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Service result

After the call, the service has the result of its work, if an exception was not thrown before. The result of the work can be successful or failure.

Successful result

A successful result is the result of the service when everything inside went without any problems.

In that case, this example:

ruby
service_result = UsersService::Accept.call(user: User.first)

Will return this:

ruby
# => <Servactory::Result @failure?=false, @success?=true, @user=..., @user?=true>

Failed result

A failed result is the result of a service running when an expected problem occurred internally. An expected problem means that an exception was not thrown, and the problem that arose, for example, was caused through one of the fail! methods.

A failed service result can only be present when called via the .call method. This is necessary, for example, to be able to process the result of a response from an external API.

An example of the result when a problem occurs:

ruby
# => <Servactory::Result @error=There is some problem with the user, @failure?=true, @success?=false>

Result content

Result regardless of success or failure has a data set.

Upon successful operation, all output attributes are available, and the success? and failure? helper methods are also available, which can help determine the scenario for further work.

ruby
service_result = UsersService::Accept.call(user: User.first)

service_result.success? # => true
service_result.failure? # => false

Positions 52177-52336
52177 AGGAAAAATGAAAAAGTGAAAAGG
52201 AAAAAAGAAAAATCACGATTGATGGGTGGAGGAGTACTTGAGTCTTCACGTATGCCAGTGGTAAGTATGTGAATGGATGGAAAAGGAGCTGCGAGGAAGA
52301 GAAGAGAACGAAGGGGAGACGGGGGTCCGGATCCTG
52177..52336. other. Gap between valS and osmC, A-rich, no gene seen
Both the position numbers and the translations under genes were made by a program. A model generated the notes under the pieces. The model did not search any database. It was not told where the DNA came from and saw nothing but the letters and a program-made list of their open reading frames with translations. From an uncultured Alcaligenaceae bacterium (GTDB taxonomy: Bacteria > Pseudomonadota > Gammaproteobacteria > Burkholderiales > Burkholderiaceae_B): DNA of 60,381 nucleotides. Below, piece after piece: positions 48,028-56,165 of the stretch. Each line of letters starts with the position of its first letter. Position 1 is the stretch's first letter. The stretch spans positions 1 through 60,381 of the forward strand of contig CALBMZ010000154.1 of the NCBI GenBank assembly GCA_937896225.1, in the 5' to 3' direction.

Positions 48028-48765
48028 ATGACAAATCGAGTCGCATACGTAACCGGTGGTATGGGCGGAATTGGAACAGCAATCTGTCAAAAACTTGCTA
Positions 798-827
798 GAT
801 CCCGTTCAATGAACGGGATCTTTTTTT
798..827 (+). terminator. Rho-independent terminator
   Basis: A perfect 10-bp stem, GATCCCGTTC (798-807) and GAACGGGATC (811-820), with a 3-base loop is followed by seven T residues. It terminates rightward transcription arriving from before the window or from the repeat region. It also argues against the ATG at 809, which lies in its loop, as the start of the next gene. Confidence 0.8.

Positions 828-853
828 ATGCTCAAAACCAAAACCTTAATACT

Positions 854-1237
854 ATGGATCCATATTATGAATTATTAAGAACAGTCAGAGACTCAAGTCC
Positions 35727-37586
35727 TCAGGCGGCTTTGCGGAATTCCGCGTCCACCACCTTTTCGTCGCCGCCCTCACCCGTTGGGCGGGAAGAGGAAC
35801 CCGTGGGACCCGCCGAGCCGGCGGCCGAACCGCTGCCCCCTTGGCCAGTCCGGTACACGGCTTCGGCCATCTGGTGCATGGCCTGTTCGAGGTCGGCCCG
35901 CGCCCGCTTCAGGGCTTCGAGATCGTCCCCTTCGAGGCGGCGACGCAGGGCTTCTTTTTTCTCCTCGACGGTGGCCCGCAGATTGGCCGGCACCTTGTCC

If the service fails, Result will also contain error with a full description of the error.

ruby
service_result = UsersService::Accept.call(user: User.first)

service_result.success? # => false
service_result.failure? # => true

service_result.error
# => #<ApplicationService::Exceptions::Failure: There is some problem with the user>

You can learn more about the unsuccessful operation of the service here.

Result processing

After calling a service via call, you can process its result.

There are two options for this - using the success? and failure? methods or using the on_success and on_failure hooks.

Methods

ruby
service_result = NotificatorService::Slack::Error::Send.call(...)

return if service_result.success? # or `unless service_result.failure?`

fail!(
  message: "The message was not sent to Slack", 
  meta: { reason: service_result.error.message }
)

You can pass a type to the failure? method. You can find out more about the types here. This gives you the opportunity to specify the type you are interested in when handling a failed result. By default, type is all, which means any type fails, including your own types.

ruby
service_result = NotificatorService::Slack::Error::Send.call(...)

return unless service_result.failure?(:all)

fail!(
  message: "The message was not sent to Slack", 
  meta: { reason: service_result.error.message }
)

Hooks

This is an alternative way to process the result.

ruby
NotificatorService::Slack::Error::Send
  .call(...)
  .on_failure do |exception:| 
    fail!(
      message: "The message was not sent to Slack", 
      meta: { reason: exception.message }
    )
  end

The on_success method has an outputs argument that provides access to all output attributes.

You can also pass a type to the on_failure method.

ruby
NotificatorService::Slack::Error::Send
  .call(...)
  .on_success do |outputs:|
    notification.update!(original_data: outputs.response)
  end.on_failure(:all) do |exception:| 
    fail!(
      message: "The message was not sent to Slack", 
      meta: { reason: exception.message }
    )
  end